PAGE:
Remember that TikTok deal involving Oracle and Walmart under President Trump? The one that had Oracle purchasing the social network's US operations and flinging money into an education fund because Trump demanded a payment to the government?
It's probably best the deal fell through, but it now appears Australia also wants a crack at showing the world how to keep companies out of Chinese ownership.
If we rewind to 2018, Australia used around AU$200 million of its foreign aid budget to lock Huawei out of building a subsea cable to the Solomon Islands and Papua New Guinea. Instead of Huawei, local telco Vocus eventually picked up a AU$137 million contract to build the cable.
That might work for one-off projects, but for the Pacific arm of bankrupt telco Digicel -- that is reportedly swimming in around $7 billion of debt with yearly revenue of $2.3 billion -- which China Mobile is said to be circling, another model would be needed.
Enter Australia's largest telco Telstra, who confirmed last week it was approached by the Australian government regarding a Digicel deal, with the government set to stump up "significant funding" for any transaction.
Rather than the Trumpian demand for an upfront payment, Canberra has spun it around and decided it needs to put its money where its increasingly large mouth is.
While Telstra was mute on the details, the ABC put the deal at around AU$2 billion, including Canberra lending Telstra AU$1.5 billion at reduced rates that would net Australia about AU$30 million annually in interest. Digicel Pacific has networks in Papua New Guinea, Fiji, Nauru, Samoa, Tonga, and Vanuatu.
There is a delicious irony in the government helping the telco it privatised last century to fund the purchase of another operator, but Canberra has few other options. Optus is owned by the Singaporean government, TPG has offshore Vodafone and Hutchison ownership entanglements, the likes of Vocus are too small, and creating something akin to an NBN South Pacific would be a disaster waiting to happen. Meanwhile, as Telstra CEO Andy Penn pointed out recently, Telstra is mostly owned by the pension funds of Australia.
At the same time of Telstra lifting the veil on the Digicel deal, Australia joined a collection of nations to attribute the Exchange hack to China and its Ministry of State Security.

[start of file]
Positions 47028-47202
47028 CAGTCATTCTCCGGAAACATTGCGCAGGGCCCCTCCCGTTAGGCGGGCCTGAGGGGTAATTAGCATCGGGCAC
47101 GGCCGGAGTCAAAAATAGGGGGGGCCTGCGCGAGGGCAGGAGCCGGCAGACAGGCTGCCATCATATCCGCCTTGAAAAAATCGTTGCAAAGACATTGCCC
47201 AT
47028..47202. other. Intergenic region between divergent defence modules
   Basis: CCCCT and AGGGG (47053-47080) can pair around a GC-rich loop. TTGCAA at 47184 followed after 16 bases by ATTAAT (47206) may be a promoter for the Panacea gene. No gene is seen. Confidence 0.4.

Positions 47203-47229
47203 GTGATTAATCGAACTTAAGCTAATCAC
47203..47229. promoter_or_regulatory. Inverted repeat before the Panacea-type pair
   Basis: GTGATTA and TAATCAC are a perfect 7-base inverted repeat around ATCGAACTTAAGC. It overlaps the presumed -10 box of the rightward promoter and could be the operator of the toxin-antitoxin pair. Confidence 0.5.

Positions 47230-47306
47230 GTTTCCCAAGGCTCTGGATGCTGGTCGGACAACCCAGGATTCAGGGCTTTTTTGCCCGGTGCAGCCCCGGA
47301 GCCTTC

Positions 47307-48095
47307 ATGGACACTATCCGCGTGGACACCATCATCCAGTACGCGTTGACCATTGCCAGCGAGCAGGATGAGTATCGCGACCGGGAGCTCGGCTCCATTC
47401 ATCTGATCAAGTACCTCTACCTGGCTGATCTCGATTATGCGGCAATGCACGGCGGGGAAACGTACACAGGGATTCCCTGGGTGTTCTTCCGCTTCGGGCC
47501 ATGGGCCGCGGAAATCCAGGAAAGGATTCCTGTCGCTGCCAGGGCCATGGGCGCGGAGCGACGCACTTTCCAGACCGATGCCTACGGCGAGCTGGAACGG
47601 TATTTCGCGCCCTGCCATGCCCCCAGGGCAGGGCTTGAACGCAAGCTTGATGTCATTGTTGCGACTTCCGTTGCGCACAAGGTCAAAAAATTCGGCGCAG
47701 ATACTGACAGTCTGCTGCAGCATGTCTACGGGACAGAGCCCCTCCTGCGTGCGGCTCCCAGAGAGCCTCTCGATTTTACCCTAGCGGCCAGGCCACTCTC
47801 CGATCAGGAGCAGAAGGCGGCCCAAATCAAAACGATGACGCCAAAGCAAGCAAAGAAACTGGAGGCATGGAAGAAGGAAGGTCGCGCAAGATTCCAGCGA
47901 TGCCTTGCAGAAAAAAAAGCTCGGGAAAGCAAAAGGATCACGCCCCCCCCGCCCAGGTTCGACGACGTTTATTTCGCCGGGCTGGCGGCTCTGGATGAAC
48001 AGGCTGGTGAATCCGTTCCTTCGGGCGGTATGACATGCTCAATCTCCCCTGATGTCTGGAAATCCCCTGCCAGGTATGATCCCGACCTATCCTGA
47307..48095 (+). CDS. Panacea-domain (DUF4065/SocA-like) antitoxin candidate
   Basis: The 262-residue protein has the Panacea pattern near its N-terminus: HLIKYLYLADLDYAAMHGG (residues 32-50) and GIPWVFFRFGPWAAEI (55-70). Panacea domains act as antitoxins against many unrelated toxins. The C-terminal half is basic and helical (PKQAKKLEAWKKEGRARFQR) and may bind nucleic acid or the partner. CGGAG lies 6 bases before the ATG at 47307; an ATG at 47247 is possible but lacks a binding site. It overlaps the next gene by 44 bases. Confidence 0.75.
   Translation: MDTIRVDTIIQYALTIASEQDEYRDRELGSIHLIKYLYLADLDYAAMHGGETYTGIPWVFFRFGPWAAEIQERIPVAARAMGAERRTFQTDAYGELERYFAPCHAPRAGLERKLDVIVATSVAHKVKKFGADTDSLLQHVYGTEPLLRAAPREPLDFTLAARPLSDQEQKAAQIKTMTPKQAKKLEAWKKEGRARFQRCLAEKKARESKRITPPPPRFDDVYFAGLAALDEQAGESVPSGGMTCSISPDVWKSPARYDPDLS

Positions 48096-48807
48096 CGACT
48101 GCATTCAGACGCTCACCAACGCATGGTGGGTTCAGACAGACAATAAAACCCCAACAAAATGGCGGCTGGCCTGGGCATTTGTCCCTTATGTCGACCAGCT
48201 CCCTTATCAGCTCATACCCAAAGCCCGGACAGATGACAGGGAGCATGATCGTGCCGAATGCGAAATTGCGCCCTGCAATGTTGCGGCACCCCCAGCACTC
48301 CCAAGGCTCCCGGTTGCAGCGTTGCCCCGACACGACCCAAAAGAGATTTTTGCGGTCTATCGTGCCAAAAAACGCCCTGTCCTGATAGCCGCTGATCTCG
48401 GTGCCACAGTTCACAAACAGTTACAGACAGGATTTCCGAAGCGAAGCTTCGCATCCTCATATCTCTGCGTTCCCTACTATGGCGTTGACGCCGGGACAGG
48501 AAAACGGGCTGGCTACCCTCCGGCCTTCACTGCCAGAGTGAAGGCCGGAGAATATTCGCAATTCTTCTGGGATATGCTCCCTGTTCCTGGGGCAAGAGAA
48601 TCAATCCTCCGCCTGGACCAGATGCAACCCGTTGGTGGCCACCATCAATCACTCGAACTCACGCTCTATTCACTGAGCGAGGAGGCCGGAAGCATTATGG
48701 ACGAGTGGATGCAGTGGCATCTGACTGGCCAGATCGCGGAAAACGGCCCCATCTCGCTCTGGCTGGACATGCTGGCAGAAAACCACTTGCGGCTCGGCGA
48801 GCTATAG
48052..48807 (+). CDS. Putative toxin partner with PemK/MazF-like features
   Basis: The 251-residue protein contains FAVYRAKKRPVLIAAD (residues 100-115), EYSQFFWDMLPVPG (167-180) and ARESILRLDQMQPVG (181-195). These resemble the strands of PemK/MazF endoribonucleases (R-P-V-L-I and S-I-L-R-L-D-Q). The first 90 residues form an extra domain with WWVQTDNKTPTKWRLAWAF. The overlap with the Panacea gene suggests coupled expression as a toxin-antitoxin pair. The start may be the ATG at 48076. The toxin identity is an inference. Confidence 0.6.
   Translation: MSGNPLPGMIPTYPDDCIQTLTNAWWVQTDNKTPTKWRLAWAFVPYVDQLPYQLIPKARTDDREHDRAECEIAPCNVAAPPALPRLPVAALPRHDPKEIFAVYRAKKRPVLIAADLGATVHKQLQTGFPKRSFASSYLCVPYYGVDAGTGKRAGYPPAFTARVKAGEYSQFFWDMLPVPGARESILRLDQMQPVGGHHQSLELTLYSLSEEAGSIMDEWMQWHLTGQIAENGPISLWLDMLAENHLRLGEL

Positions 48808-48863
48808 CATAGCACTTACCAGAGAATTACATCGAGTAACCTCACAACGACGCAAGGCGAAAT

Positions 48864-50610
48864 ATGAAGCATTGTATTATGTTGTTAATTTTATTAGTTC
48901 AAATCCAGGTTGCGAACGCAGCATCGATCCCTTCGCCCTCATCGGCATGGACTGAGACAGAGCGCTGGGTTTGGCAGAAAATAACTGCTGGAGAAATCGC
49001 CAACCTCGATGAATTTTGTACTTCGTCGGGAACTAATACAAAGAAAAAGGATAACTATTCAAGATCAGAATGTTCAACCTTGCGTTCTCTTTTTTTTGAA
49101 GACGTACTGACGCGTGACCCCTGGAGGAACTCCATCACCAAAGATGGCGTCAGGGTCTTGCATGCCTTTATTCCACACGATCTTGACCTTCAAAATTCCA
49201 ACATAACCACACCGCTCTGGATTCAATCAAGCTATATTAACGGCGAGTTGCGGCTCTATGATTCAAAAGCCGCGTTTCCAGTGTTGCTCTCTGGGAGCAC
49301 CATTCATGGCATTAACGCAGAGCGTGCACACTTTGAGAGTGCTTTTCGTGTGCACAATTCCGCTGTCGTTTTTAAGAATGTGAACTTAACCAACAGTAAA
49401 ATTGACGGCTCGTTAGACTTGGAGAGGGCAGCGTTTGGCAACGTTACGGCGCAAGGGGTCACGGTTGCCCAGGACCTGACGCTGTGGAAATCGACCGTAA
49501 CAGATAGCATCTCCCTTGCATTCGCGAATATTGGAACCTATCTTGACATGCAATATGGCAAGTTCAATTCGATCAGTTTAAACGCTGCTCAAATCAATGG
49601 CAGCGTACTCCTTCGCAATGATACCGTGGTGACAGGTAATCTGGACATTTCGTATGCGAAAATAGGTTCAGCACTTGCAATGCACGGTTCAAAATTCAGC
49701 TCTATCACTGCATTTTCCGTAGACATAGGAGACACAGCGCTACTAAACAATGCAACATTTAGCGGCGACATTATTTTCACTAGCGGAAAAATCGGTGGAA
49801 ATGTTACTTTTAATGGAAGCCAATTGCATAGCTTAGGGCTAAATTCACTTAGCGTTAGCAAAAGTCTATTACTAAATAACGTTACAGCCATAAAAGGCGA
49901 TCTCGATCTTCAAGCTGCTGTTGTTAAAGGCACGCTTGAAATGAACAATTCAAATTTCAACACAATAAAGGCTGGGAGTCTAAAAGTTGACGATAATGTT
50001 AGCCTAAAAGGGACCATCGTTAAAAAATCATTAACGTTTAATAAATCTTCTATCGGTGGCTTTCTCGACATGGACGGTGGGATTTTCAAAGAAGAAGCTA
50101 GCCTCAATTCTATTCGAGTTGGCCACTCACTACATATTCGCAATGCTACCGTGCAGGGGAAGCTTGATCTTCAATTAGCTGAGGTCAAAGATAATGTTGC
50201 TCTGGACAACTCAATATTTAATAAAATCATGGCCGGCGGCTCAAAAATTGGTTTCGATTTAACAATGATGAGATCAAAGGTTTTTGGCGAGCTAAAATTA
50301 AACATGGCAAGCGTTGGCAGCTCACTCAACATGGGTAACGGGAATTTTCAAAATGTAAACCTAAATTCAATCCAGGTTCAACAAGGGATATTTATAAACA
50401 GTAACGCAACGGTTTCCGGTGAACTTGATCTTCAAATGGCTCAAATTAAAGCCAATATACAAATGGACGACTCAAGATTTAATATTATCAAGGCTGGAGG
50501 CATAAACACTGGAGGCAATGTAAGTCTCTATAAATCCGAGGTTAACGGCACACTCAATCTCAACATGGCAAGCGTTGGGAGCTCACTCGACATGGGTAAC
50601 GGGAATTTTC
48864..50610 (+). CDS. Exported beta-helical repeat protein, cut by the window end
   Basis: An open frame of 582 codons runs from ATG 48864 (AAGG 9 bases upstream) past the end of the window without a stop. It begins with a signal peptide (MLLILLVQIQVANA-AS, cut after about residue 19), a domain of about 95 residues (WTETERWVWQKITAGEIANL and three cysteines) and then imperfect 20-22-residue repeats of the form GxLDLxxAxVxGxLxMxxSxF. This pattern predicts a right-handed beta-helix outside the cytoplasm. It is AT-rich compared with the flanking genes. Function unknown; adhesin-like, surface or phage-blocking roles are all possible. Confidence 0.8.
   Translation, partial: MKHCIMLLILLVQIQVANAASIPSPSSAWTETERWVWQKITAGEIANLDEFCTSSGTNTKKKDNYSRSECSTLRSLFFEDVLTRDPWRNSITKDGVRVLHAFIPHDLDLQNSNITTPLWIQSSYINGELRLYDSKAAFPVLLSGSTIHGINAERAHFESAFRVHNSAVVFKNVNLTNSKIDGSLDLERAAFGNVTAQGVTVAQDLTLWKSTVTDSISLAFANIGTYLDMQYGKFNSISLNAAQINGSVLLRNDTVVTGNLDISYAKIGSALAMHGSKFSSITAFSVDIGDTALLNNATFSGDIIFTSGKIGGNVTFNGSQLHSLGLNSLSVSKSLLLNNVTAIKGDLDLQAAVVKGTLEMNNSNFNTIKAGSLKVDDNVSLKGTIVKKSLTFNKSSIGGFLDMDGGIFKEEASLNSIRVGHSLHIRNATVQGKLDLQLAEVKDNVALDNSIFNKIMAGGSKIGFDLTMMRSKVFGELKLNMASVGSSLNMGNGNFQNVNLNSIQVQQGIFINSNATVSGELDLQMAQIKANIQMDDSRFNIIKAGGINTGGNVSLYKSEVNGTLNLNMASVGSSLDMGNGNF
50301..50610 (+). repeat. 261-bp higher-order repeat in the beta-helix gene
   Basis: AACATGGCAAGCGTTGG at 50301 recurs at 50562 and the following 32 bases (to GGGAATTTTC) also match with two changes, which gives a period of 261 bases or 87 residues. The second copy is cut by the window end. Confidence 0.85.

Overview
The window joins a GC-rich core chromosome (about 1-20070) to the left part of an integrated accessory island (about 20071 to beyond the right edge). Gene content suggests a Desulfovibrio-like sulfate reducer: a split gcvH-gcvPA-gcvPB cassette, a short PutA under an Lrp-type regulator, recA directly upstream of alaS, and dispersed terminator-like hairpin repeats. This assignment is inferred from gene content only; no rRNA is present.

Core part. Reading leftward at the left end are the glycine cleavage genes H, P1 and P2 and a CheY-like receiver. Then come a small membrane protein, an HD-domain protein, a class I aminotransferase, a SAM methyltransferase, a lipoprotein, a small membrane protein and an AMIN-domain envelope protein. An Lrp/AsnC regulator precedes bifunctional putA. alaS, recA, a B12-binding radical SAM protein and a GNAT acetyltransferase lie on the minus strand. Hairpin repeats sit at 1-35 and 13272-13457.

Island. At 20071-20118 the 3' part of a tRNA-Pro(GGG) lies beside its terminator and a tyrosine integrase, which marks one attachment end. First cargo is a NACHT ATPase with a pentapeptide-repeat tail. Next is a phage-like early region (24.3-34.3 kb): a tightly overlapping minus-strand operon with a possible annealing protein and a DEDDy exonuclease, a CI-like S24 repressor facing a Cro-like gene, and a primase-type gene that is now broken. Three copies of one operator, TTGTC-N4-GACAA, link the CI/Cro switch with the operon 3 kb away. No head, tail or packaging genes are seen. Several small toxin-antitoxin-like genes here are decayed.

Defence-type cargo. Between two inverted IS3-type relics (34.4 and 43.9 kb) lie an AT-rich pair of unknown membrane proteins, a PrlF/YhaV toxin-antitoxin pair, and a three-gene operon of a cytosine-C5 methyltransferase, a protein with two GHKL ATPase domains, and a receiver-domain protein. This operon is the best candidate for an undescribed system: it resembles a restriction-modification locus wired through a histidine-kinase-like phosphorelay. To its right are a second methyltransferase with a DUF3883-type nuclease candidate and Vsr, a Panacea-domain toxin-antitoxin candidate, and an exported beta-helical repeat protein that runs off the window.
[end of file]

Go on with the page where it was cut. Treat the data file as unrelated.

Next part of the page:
One of the big questions about the action from the United States, NATO, European Union, United Kingdom, Australia, Canada, New Zealand, and Japan was why stop short of the sort of sanctions that have been applied to Russia recently? The quick answer is supply chain entanglement.
The diminishing returns of Huawei show Chinese autarky has not reached a level where it is immune from Western restrictions, but conversely, if China played hardball and clamped down on manufacturing, while that would hurt itself, that would also really hurt the West.
We are currently at the stage where fighters are circling each other, not throwing punches.
In terms of real-world impact, the attribution provided rhetorical strength to Australia's claim that infrastructure in neighbouring countries needs to be kept out of Chinese telco hands.
"This is a must do thing as we don't want our neighbouring countries, especially the low developing countries' critical infrastructure to be controlled by other countries that might have other intentions," Monash University senior lecturer in criminology at the School of Social Sciences told ZDNet.
"Critical infrastructure protection is now essential to national security. It is important that individual countries can understand that the service provider that they are using has no hidden agenda that is malicious."
While the Digicel Pacific footprint is now caught up in a geopolitical tug of war, spare a thought for those on the ground who have to live with decisions made in Bermuda, Beijing, and Canberra. In places where only 35% of people have internet access, some simply want better coverage. If Telstra does indeed win out, it should invest in its purchase and maintain its Australian reputation as having the best coverage.
The problem now for governments like Australia, especially if they want to continue to engage in this sort of activity, is they will have to avoid being milked by companies looking to sell infrastructure that could be deemed critical. Because suddenly, the first step in selling subsea cables, a semiconductor fab, or a telco could mean getting a company in China to give you an outrageous price and seeing whether a nation calls your bluff. If that happens, things could turn silly quite easily.
The Monday Morning Opener is our opening salvo for the week in tech. Since we run a global site, this editorial publishes on Monday at 8:00am AEST in Sydney, Australia, which is 6:00pm Eastern Time on Sunday in the US. It is written by a member of ZDNet's global editorial board, which is comprised of our lead editors across Asia, Australia, Europe, and North America.
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